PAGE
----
CloudBrokerBadgeThe first Cloud Expo event I attended 2 years ago was striking for the myriad of traditional hosting companies who were cloud-washing their offerings (usually quite blatantly and badly I felt).  Last year what struck me was the myriad of new small vendors selling niche cloud-related product offerings – data transfer optimisation, security products, management products, etc. I wonder what the theme will be this year? It’ll be interesting to see how many vendors are wearing the “I’m a cloud brokerage” badge at this week’s Cloud Expo.

Whilst I was at AWS’s Re:invent conference last November, one of the guest speakers at the partner day was Tiffani Bova, Distinguished Analyst from Gartner. Part of her presentation covered the topic of cloud brokerage, something Gartner have been talking about for quite a while, and something Tiffani and I had some debate about afterwards.

I must admit, it took me a while to wrap my head around the concept of cloud brokerage, partially as the pushing of the term was coming more from the analyst community than the rest of the cloud industry. Williams Fellows from 451 Research refers to this as “…a ‘cloudemic’ of firms now stamping ‘cloud broker’ across their service portfolios”. Tiffani’s view was that 90%+ of the AWS partners in the room (including Smart421) were brokers. It’s such a broad definition, e.g. Gartner’s definition is

Cloud services brokerage (CSB) is an IT role and business model in which a company or other entity adds value to one or more (public or private) cloud services on behalf of one or more consumers of that service via three primary roles including aggregation, integration and customization brokerage.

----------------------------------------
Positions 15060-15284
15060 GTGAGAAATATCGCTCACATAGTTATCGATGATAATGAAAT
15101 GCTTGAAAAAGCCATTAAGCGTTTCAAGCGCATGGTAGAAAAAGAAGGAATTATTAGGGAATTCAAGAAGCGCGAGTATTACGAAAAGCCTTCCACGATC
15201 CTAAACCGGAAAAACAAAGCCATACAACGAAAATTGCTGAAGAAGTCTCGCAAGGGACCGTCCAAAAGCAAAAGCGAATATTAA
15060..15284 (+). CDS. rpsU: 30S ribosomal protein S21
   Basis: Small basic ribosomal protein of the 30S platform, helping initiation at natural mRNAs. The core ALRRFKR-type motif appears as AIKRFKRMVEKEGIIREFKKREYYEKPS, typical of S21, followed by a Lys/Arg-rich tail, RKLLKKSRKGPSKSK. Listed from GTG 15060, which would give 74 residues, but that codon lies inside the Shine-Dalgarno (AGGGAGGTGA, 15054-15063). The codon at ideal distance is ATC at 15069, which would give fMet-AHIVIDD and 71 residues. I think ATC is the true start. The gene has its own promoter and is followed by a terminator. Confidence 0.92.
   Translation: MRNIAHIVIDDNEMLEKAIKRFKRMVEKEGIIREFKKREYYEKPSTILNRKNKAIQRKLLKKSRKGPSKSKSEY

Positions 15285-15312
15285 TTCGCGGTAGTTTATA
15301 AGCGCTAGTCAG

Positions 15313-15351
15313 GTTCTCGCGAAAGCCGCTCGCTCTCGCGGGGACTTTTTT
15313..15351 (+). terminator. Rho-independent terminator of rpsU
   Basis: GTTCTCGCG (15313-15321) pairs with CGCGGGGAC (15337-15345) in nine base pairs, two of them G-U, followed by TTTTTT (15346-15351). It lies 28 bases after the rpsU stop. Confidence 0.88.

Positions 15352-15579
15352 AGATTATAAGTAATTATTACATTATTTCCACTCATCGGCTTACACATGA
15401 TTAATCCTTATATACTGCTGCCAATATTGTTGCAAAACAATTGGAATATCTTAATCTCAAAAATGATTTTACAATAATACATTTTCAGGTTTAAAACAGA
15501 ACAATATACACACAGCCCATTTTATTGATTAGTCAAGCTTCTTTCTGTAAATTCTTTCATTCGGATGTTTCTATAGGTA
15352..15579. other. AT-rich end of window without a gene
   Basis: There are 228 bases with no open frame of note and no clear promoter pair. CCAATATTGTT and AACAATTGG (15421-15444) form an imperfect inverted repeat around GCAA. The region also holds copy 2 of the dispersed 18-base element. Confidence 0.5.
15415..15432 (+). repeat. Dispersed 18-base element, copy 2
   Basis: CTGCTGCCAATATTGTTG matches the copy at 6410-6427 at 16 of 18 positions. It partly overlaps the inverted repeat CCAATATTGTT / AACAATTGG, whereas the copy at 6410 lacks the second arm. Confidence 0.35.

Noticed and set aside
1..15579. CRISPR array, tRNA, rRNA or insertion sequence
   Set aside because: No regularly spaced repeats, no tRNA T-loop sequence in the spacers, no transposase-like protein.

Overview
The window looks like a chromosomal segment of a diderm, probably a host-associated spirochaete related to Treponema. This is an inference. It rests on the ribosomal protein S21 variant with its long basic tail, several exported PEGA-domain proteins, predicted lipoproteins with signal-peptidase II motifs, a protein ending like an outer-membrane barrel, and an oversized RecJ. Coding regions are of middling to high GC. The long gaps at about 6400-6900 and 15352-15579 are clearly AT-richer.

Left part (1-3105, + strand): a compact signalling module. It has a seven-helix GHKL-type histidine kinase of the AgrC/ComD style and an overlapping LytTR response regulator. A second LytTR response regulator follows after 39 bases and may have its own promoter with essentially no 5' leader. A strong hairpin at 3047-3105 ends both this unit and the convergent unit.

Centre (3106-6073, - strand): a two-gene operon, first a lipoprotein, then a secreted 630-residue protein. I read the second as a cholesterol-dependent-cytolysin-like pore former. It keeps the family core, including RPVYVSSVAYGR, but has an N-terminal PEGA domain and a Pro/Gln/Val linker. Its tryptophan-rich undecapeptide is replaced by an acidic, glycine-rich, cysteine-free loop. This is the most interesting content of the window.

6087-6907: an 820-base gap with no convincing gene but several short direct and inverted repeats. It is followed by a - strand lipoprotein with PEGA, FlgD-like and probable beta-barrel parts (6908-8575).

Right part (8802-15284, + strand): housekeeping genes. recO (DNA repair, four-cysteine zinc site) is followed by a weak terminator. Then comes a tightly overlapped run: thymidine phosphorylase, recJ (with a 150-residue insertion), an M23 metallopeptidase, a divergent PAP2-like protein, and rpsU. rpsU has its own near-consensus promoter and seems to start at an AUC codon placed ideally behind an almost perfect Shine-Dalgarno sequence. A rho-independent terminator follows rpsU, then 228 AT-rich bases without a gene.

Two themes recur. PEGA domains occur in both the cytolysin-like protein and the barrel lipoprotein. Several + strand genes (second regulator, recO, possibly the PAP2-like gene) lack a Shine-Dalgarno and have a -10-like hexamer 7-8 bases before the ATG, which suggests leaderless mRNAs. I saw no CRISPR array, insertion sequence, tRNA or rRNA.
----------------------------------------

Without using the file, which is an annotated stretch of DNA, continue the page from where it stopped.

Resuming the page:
The great thing about definitions is that you can never have enough :). Way back in mid 2011 NIST published the following definition of a Cloud Broker…

NIST CloudBrokerageDefinition

The default view taken in society in that anyone with the title “agent” (aka broker) is looked down upon – e.g. estate agent, recruitment agent etc :). But by this definition I guess we’re all brokers in one way or another, even if it’s just combining toast and scrambled eggs to make the kid’s breakfast in the morning (aggregation).

Looking at what Smart421 delivers for our customers – we integrate different cloud and non-cloud services, we design and implement complex cloud environments and we add a 24×7 ITIL-based service management capability on top including ongoing capacity and cost optimisation. We also add value by handling access management, enhanced security, managing billing complexities and bringing new market innovations to our customers (as cloud service providers like AWS are still innovating and releasing functionality at an amazing rate, too fast for customers to keep up generally).  I guess that means I get to wear the badge too!

In a blog post tomorrow I’ll talk some more about one of the oft-touted cloud brokerage promises – that of dynamically migrating IT workloads across cloud providers (closely related to the dreaded phrase “bursting into the cloud”), and of making deployment-time decisions about which cloud service provider to use…and why I don’t believe in it.

PS If you happen to be attending Cloud Expo Europe this week, catch me on the Smart421 stand or let me know you are there via @SmartCTO

View from the Millbank Tower, London

As part of my focus on developing Smart421’s API strategy, last week I attended Mashery’s one day Business of APIs (BAPI) conference Altitude London,  29th floor of the Millbank Tower on the banks of The Thames.